People have definitely been asking for this since at least 2015 since the devices exist, the issue is just getting smartthings ( The company) to write a stock device type handler for it so it could be automatically added. They said they were interested in doing it, but they just never have. Apparently other things were a higher priority.
I understand your frustration level on this, but the people in this forum are just other customers, if you aren’t interested in using custom code there really isn’t any way we can help you on this.
From my experience with the Cooper zwave scene controller, in general the devices do not really fit the ST model. ST would prefer that all sensors (a button controller) communicate to the hub and then the hub commands the actuators (relays and dimmers). In the zwave world devices like a scene controller are designed to communicate directly with the actuators, by passing the hub. When I wrote the DH for the Cooper scene controller I did my best to make both things possible. However, when you hold a button on the controller there is no information sent to the hub to tell it which button is being held. It is only told that a button is being held. This is because the device is designed to send the held information directly to other zwave devices it is controlling. I think this is why ST has not jumped on making these devices run local.
I use my Cooper controllers daily and they work very well. For the most part I use them as intended by the designers to control other zwave devices directly. The one big advantage I see to this is, I can unplug and disconnect my ST hub and the controllers still control those lights.
Turn on the hub and I can make switches act like three way switches that aren’t and tell Google “Good Night” and have all the lights go out. Excellent added functionality.
This big limit is: I cannot thru ST control a zigbee dimmer with the Cooper scene controller. I think that puts it out of contention for official ST support.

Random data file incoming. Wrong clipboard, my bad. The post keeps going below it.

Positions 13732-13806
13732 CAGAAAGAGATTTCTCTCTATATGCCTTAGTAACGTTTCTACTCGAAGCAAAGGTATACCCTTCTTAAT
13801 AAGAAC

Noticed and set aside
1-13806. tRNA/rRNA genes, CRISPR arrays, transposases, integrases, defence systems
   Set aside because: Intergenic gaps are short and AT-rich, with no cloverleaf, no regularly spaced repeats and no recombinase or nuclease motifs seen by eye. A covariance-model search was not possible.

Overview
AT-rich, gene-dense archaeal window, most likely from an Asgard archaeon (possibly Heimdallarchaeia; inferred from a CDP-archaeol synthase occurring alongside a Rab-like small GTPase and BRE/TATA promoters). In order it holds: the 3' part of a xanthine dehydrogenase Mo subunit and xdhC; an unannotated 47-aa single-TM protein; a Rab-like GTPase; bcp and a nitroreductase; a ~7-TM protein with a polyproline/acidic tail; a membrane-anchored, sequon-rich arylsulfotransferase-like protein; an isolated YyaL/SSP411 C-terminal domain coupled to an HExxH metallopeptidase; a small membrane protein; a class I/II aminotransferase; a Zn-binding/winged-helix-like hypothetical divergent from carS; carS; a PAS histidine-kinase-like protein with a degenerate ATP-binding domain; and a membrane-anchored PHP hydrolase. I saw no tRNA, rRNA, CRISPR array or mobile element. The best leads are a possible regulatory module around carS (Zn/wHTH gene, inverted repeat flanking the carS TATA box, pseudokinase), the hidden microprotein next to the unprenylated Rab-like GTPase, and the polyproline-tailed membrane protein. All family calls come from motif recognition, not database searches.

However, the Leviton Multi button controller does not have these restrictions, and is a zwave device that can indeed Be used to trigger zigbee or Wi-Fi devices because it does send all of its button presses to the hub. The main problem with it is that it’s very expensive, as much as $125 per individual device, so again, I think smartthings hasn’t got much pressure to add it to the official lineup. But there is good custom code for it and there are some community members using it.
There are also a number of different battery operated multibutton devices which work very well with smartthings, but you do have to be willing to copy and paste the initial custom code to set it up. And they don’t meet the requirement of being mains powered.
So different people have Approached the question of a wall-mounted scene controller in different ways, I just don’t know one that exactly meets the requirements of the OP, since they don’t want to use any custom code.
I also have the same desire. I am looking for a simple on/off switch to replace current light switches, but NOT directly control the power to the lights. I have ST, Hue hub and hue bulbs deployed, and all work great from the ST app (or from the Hue app). The issue is that the “normal” light switch, when turned off, cuts power to them so they can no longer be controlled. I could bypass the switch all together, but then the wife and visitors cannot simply turn lights on and off with the switch. Elsewhere I have GE z-wave wall switches connected to lights without smart bulbs. This is fine. Can all be turned on and off remotely, or from the switch. I am just trying to find a solution when the bulbs themselves are actually smart, but we still need to be able to just turn them on or off from a switch -a wired switch with power - no batteries please. want it to go in an replace the existing mechanical switch.
The solution you seek is simple I think. Bypass the switch as you suggested. But install zwave or zigbee switch and don’t wire the load to it. You can then flip the switch, ST sees the change and turns on the light.
I’m fairly sure none of the switches would care if there is a load. Dimmers could be a different story. You could test the ones you have by simply removing the bulbs (no load) and see how ST responds when the switch if flipped.